Very few people understand the critical relationship between the U.S. Army Reserve Soldier and the civilian employer. As a member of the dedicated federal Reserve of the Army, the Reserve Soldier must rely heavily on their employer's continuous commitment and sacrifice; so they can serve the nation while maintaining rewarding civilian employment.

To witness such a relationship, the people of central Texas do not have to look far. Nested in the small town of Conroe is 1st Battalion, 158th Aviation Regiment, 11th Expeditionary Combat Aviation Brigade.

In its first-ever, the air assault battalion hosted an Employee Support of the Guard and Reserve Boss Lift - with the support of the Texas ESGR - at the Aviation Support Facility, Oct. 19. The event demonstrated to approximately 60 local civilian employers the unique skillsets and talents of their Army Reserve Soldiers and allowed the 1-158th to express their sincere appreciation for sharing their workplace talent with America's Army Reserve.

"Civilian employers are every bit as much a partner in the nation's security as we are," said Brig. Gen. Jami C. Shawley, commander of the Army Reserve Aviation Command. "As an organization, we cannot do what we do unless we have the capacity and support from our surrounding area. Everyone serves when they are serving in the right direction."

During the event, civilian employers were given a special tour in a UH-60 Black Hawk helicopter and were witness to the operations behind the Forward Arming and Refueling Point, as well as the activities inside a mobile tactical operations center, to name a few.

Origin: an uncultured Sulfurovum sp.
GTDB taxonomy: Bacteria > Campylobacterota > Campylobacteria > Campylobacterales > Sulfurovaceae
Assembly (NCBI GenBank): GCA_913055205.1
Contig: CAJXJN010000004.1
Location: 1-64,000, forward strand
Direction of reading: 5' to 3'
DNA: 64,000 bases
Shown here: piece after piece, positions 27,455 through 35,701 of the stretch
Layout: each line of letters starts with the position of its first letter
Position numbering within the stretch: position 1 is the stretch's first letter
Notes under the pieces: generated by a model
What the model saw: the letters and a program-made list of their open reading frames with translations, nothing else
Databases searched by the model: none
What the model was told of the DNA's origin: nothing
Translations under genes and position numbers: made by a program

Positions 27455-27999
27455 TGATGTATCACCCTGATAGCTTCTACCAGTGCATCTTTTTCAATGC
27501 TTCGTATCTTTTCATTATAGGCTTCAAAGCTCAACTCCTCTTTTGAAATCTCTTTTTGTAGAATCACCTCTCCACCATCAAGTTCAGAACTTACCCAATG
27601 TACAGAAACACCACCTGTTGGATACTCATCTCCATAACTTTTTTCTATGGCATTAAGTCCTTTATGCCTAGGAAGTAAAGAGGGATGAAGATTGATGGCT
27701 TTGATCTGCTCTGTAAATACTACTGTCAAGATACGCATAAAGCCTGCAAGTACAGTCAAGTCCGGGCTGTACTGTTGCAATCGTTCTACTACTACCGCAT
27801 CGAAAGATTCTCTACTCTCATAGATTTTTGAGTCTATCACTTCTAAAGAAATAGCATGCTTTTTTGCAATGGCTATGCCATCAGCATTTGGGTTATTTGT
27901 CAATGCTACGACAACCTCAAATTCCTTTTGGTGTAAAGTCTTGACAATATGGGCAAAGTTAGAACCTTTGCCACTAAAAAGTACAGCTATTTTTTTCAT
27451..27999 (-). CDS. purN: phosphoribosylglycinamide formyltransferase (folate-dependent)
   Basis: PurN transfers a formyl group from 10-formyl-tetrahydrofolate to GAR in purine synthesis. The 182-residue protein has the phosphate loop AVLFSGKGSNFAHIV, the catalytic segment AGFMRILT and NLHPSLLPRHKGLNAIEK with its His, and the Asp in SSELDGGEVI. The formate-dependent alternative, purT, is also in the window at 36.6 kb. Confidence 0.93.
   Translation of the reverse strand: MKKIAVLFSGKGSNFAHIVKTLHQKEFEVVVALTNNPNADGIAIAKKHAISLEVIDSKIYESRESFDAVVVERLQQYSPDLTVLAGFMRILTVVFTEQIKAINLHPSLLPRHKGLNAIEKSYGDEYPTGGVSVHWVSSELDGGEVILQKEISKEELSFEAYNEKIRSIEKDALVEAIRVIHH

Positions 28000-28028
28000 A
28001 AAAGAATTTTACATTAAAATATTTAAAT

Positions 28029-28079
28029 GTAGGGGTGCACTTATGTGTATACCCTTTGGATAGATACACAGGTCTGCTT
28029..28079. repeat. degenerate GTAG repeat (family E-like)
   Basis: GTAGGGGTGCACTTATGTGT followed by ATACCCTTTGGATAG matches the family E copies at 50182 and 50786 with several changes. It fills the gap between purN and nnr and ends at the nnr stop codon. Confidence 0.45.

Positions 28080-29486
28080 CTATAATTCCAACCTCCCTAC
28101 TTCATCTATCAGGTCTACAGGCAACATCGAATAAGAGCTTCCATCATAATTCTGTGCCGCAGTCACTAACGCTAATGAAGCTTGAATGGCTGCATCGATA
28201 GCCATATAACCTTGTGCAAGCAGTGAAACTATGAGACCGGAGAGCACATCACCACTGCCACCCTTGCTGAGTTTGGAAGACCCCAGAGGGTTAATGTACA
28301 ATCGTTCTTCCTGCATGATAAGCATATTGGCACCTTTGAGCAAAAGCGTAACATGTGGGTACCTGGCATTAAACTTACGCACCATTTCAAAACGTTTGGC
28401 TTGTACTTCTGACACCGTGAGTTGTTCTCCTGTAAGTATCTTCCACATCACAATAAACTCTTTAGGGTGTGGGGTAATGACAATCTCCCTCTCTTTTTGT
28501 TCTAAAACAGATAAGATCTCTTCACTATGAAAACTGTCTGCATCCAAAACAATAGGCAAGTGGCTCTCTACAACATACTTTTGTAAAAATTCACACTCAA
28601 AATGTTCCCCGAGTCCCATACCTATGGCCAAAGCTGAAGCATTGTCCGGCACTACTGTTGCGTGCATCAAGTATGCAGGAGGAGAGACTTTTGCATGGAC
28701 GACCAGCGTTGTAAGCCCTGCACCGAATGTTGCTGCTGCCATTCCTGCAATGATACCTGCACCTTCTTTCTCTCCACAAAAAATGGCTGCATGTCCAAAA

Lori Davis, division director for the Texas Department of Criminal Justice, was one of the event attendees. Overall, she said the ESGR Boss Lift was a fantastic event to observe the partnership between the TDCJ and the Army Reserve Center in Conroe. However, of all the events that took place during the boss lift, Davis says there is one particular moment that she will never forget for the rest of her life.

"[Our pilot said], 'Ladies and gentlemen, you're getting ready to hear the sounds of freedom,'" she said. "And that was a very powerful thought; to realize that being a small part of the partnership links into something that's' so much bigger."

"Seeing that bigger link to the picture makes you proud as an American, thankful as a Texan, and more specifically proud to be involved in this particular Reserve Center," she added.

Sharon Jones, a nurse practitioner with Avenue 360 Health and Wellness out of Houston, agreed with Davis.

"The event was so well organized, and the people here are so friendly and knowledgeable," she said. "We saw real equipment, real men and women doing what they do for us and our country. It was a thrilling event. I loved it!"

In her closing remarks, Shawley said the Army Reserve benefits from the training and technical skills Soldiers gain from their civilian employment. Likewise, she said employers benefit from the skills and training the Soldiers learn from the Reserve.

"Sometimes technical skills translate over," she said, "but a hundred percent of the time their mental and emotional resiliency, their ability to power through the pain, hunger, fatigue, discomfort, and ambiguity is unparallel in the civilian world. Leadership is not the same as management, and while you can train them for management, believe me, I will prepare them for leadership."

As the 11th ECAB motto goes, "We make the difference!"